Real-World Quantum Sensors: Evaluating Resources for Precision Measurement

Physical Review Letters 107 (2011) 113603-113603

N Thomas-Peter, B Smith, A Datta, L Zhang, U Dorner, IA Walmsley


Quantum random bit generation using stimulated Raman scattering

Optics Express 19 (2011) 25173-25180

PJ Bustard, D Moffatt, R Lausten, G Wu, IA Walmsley, BJ Sussman

Random number sequences are a critical resource in a wide variety of information systems, including applications in cryptography, simulation, and data sampling. We introduce a quantum random number generator based on the phase measurement of Stokes light generated by amplification of zero-point vacuum fluctuations using stimulated Raman scattering. This is an example of quantum noise amplification using the most noise-free process possible: near unitary quantum evolution. The use of phase offers robustness to classical pump noise and the ability to generate multiple bits per measurement. The Stokes light is generated with high intensity and as a result, fast detectors with high signal-to-noise ratios can be used for measurement, eliminating the need for single-photon sensitive devices. The demonstrated implementation uses optical phonons in bulk diamond. © 2011 Optical Society of America.


Quantum discord and quantum computing - An appraisal

International Journal of Quantum Information 9 (2011) 1787-1805

A Datta, A Shaji

We discuss models of computing that are beyond classical. The primary motivation is to unearth the cause of non-classical advantages in computation. Completeness results from computational complexity theory lead to the identification of very disparate problems, and offer a kaleidoscopic view into the realm of quantum enhancements in computation. Emphasis is placed on the "power of one qubit" model, and the boundary between quantum and classical correlations as delineated by quantum discord. A recent result by Eastin on the role of this boundary in the efficient classical simulation of quantum computation is discussed. Perceived drawbacks in the interpretation of quantum discord as a relevant certificate of quantum enhancements are addressed. © 2011 World Scientific Publishing Company.


Building multimode quantum optical networks

Optics InfoBase Conference Papers (2011)

IA Walmsley, J Nunn, N Langford, A Datta, L Zhang, B Smith, N Thomas-Peter, J Spring, B Metcalf, D Englland, K Reim, P Michelberger, T Champion

Light offers a route to the generation of macroscopic quantum states based on both multiple photons (e.g. Schrödinger kittens) and multiple modes (e.g. Dicke-Werner). The combination of these approaches affords new possibilities in both fundamental physics and in technological applications. The routes to building scalabl networks embodying such systems from feasible laboratory resources will be discussed. © 2011 OSA.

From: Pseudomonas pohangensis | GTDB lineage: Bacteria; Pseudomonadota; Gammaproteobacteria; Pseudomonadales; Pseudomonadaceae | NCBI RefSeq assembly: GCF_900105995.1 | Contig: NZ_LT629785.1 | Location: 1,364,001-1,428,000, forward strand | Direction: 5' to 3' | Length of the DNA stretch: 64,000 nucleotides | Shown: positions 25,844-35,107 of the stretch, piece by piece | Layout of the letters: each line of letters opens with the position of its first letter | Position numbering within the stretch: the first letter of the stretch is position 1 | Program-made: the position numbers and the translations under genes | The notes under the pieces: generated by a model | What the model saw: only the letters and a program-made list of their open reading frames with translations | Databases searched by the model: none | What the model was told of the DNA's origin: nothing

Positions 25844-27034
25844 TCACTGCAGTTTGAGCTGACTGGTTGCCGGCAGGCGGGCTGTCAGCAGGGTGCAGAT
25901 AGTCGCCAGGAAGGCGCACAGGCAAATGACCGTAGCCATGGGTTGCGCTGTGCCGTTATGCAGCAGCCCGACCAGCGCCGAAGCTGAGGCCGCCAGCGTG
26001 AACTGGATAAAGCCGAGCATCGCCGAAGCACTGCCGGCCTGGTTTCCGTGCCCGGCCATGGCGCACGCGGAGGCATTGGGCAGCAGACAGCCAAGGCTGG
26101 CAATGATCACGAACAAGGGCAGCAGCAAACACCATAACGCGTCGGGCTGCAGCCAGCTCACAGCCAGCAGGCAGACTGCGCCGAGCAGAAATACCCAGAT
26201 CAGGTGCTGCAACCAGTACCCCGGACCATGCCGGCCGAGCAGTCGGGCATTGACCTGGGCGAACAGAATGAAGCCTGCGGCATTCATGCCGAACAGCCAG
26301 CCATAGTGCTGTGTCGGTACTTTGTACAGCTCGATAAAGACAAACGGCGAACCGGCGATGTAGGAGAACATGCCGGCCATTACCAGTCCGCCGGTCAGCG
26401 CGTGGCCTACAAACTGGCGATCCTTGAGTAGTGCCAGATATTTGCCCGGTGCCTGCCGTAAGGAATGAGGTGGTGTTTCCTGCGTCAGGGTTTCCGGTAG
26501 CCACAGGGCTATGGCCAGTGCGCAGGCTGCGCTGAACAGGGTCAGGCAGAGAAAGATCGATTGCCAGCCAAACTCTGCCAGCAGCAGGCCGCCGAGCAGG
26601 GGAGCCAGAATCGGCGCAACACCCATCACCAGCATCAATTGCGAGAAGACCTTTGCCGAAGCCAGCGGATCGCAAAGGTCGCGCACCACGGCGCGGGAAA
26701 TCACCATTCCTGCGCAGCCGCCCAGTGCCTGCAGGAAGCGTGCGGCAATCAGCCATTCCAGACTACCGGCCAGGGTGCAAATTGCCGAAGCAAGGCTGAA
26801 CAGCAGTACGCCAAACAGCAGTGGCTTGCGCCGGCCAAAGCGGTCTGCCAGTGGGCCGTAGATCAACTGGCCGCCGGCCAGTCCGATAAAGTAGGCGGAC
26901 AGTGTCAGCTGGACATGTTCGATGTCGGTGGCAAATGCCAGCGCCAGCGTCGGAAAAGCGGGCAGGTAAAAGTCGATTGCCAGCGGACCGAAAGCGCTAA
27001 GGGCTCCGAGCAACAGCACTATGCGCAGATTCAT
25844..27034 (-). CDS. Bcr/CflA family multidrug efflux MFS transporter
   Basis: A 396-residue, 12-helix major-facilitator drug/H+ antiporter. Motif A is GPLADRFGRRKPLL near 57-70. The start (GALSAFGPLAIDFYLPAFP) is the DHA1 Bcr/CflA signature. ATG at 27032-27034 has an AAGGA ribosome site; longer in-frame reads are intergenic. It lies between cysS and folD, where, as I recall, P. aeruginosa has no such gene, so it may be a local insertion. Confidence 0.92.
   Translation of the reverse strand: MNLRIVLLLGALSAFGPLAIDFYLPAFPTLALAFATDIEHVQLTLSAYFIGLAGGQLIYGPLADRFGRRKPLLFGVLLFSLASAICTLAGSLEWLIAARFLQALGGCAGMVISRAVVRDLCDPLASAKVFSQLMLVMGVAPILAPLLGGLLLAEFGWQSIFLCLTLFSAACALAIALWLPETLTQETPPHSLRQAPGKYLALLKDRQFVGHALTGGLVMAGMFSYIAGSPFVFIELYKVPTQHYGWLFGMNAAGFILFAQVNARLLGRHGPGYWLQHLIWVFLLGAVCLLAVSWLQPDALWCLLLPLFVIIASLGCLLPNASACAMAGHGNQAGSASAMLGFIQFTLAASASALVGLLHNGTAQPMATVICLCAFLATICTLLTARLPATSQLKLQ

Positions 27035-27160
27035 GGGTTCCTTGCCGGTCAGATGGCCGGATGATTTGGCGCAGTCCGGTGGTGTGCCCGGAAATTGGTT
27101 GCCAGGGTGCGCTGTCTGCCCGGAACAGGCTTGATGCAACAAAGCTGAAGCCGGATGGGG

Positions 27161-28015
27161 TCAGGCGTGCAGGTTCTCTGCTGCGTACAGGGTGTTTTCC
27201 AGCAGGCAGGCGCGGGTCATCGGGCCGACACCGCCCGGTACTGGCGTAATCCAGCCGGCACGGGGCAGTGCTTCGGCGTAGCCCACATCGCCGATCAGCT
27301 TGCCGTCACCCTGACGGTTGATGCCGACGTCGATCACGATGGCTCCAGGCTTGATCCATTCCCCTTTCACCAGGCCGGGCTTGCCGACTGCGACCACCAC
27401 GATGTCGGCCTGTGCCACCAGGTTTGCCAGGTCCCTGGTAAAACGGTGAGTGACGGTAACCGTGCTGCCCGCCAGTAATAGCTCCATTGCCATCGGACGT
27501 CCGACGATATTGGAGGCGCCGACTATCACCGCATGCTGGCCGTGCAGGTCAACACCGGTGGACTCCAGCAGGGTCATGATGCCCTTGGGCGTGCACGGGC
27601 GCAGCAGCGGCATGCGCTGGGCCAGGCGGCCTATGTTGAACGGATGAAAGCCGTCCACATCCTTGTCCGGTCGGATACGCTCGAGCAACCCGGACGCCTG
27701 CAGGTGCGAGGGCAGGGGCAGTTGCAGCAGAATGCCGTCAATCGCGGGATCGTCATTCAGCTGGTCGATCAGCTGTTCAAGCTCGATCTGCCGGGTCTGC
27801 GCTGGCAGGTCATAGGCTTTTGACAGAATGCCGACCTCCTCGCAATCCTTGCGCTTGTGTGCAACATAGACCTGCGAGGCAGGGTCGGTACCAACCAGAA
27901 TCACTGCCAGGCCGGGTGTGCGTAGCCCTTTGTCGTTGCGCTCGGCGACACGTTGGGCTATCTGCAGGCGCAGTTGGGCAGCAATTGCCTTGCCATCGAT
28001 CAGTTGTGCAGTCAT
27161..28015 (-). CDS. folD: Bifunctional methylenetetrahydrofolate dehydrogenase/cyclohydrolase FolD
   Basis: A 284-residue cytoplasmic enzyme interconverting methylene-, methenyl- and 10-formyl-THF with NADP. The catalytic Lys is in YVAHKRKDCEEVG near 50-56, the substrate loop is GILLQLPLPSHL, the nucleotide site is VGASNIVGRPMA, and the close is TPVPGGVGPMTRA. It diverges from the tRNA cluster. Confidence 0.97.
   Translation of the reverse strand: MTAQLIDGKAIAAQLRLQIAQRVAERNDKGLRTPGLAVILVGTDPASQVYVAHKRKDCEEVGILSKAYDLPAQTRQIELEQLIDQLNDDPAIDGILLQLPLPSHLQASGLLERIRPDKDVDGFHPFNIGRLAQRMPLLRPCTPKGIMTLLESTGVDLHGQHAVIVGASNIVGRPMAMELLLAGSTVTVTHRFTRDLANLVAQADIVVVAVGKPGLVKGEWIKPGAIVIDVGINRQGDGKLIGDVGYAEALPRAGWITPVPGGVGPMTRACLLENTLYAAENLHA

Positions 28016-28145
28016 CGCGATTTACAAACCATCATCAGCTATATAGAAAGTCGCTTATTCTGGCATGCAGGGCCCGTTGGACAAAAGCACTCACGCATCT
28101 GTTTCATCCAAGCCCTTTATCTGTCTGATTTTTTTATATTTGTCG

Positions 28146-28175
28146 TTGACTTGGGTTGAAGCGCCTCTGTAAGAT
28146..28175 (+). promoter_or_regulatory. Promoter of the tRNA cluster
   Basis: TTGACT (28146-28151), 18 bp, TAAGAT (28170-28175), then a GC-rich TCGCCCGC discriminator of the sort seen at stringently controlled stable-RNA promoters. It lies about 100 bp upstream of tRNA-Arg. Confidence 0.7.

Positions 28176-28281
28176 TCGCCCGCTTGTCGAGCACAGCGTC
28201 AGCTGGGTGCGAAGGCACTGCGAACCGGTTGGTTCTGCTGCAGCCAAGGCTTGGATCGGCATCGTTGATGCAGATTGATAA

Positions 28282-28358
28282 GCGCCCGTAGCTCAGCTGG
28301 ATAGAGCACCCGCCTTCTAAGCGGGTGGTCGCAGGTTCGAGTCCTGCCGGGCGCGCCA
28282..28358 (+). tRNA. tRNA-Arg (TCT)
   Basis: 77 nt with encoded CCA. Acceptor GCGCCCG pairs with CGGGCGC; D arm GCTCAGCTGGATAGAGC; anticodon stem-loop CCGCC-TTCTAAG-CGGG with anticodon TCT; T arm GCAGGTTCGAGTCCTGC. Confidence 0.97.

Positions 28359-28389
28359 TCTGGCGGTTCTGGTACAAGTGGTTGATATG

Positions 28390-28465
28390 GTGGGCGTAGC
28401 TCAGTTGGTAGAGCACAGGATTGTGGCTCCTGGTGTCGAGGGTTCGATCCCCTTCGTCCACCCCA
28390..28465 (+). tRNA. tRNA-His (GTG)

Single-photon-level memory at room temperature

2011 Conference on Lasers and Electro-Optics Europe and 12th European Quantum Electronics Conference, CLEO EUROPE/EQEC 2011 (2011)

KF Reim, P Michelberger, KC Lee, J Nunn, NK Langford, IA Walmsley

Quantum memories capable of storing single photons are essential building blocks for quantum information processing, enabling the storage and transfer of quantum information over long distances [1]. Devices operating at room temperature can be deployed on a large scale and integrated into existing photonic networks, but so far warm quantum memories have been susceptible to noise at the single photon level [2]. Using a fundamentally different approach to quantum memories, i.e. the recently developed far off-resonant Raman memory scheme [3], we present a highly efficient room-temperature memory that is able to operate with a low unconditional noise floor in the quantum regime, something that no other room-temperature memory has been able to demonstrate before. The quantum memory is operated in warm caesium vapour, and the long-lived, 9.2 GHz hyperfine-split states of the caesium D2 line serve as ground and storage states. The laser fields are 15 GHz detuned from the excited state. © 2011 IEEE.


High-speed electrical control of a solid-state photonic quantum interface

2011 CONFERENCE ON LASERS AND ELECTRO-OPTICS (CLEO) (2011)

AB de la Giroday, AJ Bennett, MA Pooley, RM Stevenson, N Skoeld, RB Patel, I Farrer, DA Ritchie, AJ Shields, IEEE


Semiconductor Single Photon Devices for Quantum Information Processing

QUANTUM COMMUNICATION, MEASUREMENT AND COMPUTING (QCMC): THE TENTH INTERNATIONAL CONFERENCE 1363 (2011)

O Thomas, CL Salter, AJ Bennett, RM Stevenson, MA Pooley, MB Ward, RB Patel, AB de la Giroday, N Skold, I Farrer, CA Nicoll, DA Ritchie, AJ Shields


Accuracy measurements and improvement for complete characterization of optical pulses from nonlinear processes via multiple spectral-shearing interferometry

Opt. Express OSA 19 (2011) 25

AS Wyatt, A Grün, PK Bates, O Chalus, J Biegert, IA Walmsley

We demonstrate that multiple spectral-shearing interferometry increases the precision and accuracy of measurements of the spectral phase of a complex pulse (time-bandwidth product $=$ 125) arising from self-phase modulation in a gas filled capillary. We verify that the measured interferometric phase is accurate to 0.1 rad across the full bandwidth by checking the consistency between the spectral phases of each individual shear measurement. The accuracy of extracting pulse parameters (group delay dispersion, pulse duration and peak intensity) for single shear measurements were verified to better than 10% by comparison with the multishear reconstruction. High order space-time coupling is quantified across a single transverse dimension, verifying the suitability of such pulses for use in strong field experiments.


Photonic quantum memories

2011 Conference on Lasers and Electro-Optics Europe and 12th European Quantum Electronics Conference, CLEO EUROPE/EQEC 2011 (2011)

IA Walmsley, J Nunn, N Langford, K Reim, P Michelberger, T Champion

We survey the state of the art in photonic quantum memories, describing different approaches to the storage and manipulation of quantum light beams and pulses, and expected applications. © 2011 IEEE.